Cabela’s Heavy Duty Vacuum Sealer – As you delve further into prepping, you quickly realize that you can save a lot of money by making your own preserved food. This is where a vacuum sealer can come in. You’ll be able to protect better any dry goods (rice, beans, lentils, etc.) you pick up at the store with one of these. Even if you’re just trying to cut back on home expenses and are tired of how much food you’re throwing away daily, a vacuum sealer can even help with that.

Keep the Lights On

S&W M&P Delta Force CS Flashlight – A flashlight is a convenient piece of EDC gear (and makes a good stocking stuffer!) Here’s a little skinny guy that will easily fit in your pocket as you go about your day. Power outage at the office while you’re stuck on the 5th floor? You’ll easily be able to find your way out with one of these. 

Goal Zero Nomad 100 Solar Panel – Ever heard of Cyber Polygon? Check out what Good Patriot has to say about it. Check out what Candace Owens has to say about it. Shoot, check out what TOP has to say about it!

If there’s going to be an attack on the power grid, you’re going to need some way of keeping the electricity flowing, and small solar panels such as this one can help. This is a foldable 100W version for $400, a pretty standard price within this marketplace.

Ready to check out stuff for preppers at Bass Pro Shops?

As you can see, there is no shortage of awesome gear that one can find within a Bass Pro to assist the prepper in their efforts to mitigate disaster better. This is nowhere near an exhaustive list of what Bass Pro has to offer, either. Check them out! I think you’ll be surprised with what they have to offer.

Are you a Bass Pro fan? What are your favorite Bass Pro prepping items? Share your thoughts in the comments.

About Aden

Aden Tate has a master’s in public health and is a regular contributor to PewPewTactical.comSurvivalBlog.comSHTFBlog.comApartmentPrepper.comHomesteadAndPrepper.com, and PrepperPress.com. In addition, he is a freelance writer and also works part-time as a locksmith. On his micro-farm, Aden raises dairy goats, a pig, honeybees, and chickens. He also grows tomatoes, mushrooms, and greens. He has two published books, The Faithful Prepper and Zombie Choices. You can find his podcast The Last American at Preppers’ Broadcasting Network.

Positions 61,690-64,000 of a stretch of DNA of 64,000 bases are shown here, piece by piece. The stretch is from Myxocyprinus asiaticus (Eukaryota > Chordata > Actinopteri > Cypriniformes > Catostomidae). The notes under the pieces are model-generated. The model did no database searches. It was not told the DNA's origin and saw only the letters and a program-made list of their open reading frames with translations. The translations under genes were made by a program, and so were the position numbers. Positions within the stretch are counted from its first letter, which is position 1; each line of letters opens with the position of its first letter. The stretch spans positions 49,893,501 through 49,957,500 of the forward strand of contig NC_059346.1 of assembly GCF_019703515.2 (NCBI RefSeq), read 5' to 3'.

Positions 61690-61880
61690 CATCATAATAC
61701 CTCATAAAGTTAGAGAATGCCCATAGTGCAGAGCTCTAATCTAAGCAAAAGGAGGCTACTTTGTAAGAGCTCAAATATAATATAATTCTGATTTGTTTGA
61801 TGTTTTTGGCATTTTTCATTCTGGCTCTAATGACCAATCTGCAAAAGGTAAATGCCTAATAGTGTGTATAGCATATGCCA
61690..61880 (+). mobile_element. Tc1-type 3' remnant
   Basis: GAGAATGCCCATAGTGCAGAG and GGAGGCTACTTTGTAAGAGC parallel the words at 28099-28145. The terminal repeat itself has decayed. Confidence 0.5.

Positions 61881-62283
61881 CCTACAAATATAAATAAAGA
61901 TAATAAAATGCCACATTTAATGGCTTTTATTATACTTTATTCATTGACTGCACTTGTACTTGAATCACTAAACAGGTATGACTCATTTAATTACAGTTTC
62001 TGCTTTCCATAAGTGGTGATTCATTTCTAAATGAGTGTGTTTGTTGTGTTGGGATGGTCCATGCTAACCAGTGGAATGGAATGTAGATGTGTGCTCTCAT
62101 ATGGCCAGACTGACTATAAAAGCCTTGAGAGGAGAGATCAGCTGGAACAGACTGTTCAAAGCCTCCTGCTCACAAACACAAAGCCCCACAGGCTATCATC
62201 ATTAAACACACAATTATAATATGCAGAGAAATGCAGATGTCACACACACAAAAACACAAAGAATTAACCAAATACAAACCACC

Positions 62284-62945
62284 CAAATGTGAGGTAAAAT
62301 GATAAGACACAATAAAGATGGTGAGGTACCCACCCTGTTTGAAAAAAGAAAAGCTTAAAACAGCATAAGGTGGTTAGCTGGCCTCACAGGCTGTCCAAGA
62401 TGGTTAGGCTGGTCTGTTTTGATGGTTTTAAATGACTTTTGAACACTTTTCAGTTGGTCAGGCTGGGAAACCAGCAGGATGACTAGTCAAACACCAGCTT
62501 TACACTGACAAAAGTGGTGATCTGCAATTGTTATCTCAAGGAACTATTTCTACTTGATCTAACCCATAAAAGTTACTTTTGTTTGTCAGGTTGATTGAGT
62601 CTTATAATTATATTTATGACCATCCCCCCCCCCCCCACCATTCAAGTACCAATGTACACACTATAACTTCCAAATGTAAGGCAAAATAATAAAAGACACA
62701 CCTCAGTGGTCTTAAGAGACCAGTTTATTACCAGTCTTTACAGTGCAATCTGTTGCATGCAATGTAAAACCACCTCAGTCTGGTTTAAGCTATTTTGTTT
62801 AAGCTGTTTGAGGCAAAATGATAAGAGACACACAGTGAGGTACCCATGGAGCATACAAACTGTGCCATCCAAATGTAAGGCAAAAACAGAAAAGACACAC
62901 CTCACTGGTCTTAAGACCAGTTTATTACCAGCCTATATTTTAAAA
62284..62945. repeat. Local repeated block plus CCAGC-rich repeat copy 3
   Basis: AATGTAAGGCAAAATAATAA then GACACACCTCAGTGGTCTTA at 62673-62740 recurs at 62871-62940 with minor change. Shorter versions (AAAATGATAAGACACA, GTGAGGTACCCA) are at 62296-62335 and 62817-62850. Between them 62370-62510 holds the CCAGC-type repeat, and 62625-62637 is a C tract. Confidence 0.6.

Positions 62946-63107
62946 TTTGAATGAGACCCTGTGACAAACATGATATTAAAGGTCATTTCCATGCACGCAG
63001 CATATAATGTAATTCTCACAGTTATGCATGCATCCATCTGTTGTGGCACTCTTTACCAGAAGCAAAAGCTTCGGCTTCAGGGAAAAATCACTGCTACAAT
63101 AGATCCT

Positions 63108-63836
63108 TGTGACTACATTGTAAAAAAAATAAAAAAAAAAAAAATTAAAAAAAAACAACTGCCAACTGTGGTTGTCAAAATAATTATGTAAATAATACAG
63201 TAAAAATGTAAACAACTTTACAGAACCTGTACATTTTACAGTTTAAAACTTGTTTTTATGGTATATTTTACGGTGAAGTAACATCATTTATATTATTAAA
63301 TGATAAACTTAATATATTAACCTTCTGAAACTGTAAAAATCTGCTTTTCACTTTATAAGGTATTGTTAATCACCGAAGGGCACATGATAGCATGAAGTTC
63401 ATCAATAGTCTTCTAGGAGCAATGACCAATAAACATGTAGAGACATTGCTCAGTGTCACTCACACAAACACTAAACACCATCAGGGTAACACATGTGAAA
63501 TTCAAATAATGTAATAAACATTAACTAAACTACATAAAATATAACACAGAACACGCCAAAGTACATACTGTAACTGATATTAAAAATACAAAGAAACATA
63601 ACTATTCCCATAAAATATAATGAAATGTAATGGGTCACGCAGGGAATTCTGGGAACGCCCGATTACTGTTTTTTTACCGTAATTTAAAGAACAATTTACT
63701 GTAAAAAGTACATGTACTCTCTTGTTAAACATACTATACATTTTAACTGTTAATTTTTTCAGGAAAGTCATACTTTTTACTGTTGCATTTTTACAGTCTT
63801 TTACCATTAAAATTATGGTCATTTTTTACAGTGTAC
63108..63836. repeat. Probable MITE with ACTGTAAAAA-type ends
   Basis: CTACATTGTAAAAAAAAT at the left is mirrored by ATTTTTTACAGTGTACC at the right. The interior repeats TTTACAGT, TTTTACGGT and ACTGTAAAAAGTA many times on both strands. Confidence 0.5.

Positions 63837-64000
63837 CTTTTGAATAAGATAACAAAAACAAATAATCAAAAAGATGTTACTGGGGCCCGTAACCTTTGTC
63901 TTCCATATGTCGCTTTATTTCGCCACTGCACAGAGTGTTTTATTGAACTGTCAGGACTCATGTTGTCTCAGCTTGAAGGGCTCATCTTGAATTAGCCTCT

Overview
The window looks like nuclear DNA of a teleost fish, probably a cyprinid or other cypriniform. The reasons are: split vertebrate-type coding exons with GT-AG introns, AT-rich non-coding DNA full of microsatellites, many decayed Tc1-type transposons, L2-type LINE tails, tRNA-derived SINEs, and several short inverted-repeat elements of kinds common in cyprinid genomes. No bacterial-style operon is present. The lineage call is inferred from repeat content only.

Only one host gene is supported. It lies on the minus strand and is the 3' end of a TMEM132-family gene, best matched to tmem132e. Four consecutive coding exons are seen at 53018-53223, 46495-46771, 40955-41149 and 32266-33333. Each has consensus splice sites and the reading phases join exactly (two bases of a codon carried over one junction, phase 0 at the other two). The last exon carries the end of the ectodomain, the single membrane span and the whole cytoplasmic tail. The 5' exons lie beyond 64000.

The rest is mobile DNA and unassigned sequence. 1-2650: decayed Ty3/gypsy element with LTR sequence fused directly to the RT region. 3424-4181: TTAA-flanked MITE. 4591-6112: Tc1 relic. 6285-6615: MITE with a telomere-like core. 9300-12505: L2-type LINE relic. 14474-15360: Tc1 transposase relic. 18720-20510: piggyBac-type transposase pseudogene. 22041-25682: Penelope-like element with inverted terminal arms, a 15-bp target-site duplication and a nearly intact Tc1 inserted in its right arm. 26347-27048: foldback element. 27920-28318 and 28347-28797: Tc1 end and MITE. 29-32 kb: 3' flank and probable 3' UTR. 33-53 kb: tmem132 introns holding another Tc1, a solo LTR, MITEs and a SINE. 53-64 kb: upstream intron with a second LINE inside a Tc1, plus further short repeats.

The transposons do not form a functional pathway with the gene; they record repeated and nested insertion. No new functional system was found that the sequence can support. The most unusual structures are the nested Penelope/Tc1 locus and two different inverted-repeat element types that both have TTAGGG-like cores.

Aden Tate

Aden Tate

Leave a Reply

  • The camouflage recliner so I can hide from the wife and those pesky honey dos lol

    Y’all take care. Heading out for deer season putting all this stuff to use

  • Dear folks!!!
    I checked the Bass Pro Shop’s ‘Dental kit’.
    Half of the stuff you would have in your gear anyway.
    Real bee’s wax serves better that the stuff usually given in these kits.
    There are no tools – ie: tweezers or any other instruments to push the wax into the damaged tooth.
    So, you are paying for some cotton and an instruction guide.
    I’ve built much better kits than this at half the cost.
    Happy trails!!!

  • Costco has an actual Foodsaver vac sealer with quart (10) and pint (5) seal bags. It also comes with one of those “preserve and marinate” containers. $80.

    Also, that sleeping pad is awfully thin. Yes, it gets your butt off the bare ground, but most adult males need more than 3/4″ of padding. I’m 60, so I’d probably carry something inflatable and cheap.

  • I was disappointed to read that the author is a big fan of the AR-15. That rifle was designed to be a light-carry, short-range piece of gear suited to the long hikes and short range encounters in the jungles of Vietnam. And, yes, having something with greater range than a pistol is a vital consideration. Survival preparation imposes a completely different set of requirements than jungle warfare: the capacity to respond accurately at long range for potential game harvest or to respond effectively at distance to attackers even as they retreat. And a survivor is unlikely to be trapped days away from home base while under constant fire from a horde of enemies, so the need for lightening the weight of weapon and ammunition to permit huge volumes to be carried is nil.
    Clearly, a .308 is more useful, versatile, and a far better choice under the potential circumstances for any kind of disaster I can imagine. Unless you happen to live in Vietnam or Cambodia. At least three times the accurate range. Ammo weight is of little concern, and even so, it’s reasonable. It’s still a widely available caliber, with both excellent weapons and reliable ammunition readily available. I believe that the AR-15 is a really poor choice, by such standards as I’ve described. And that leaves me wondering about all the other selections the author has made.

    • I have an SKS that shoots Russian Shorts (7.62 x 39). Far better for putting someone down than the NATO 5.56.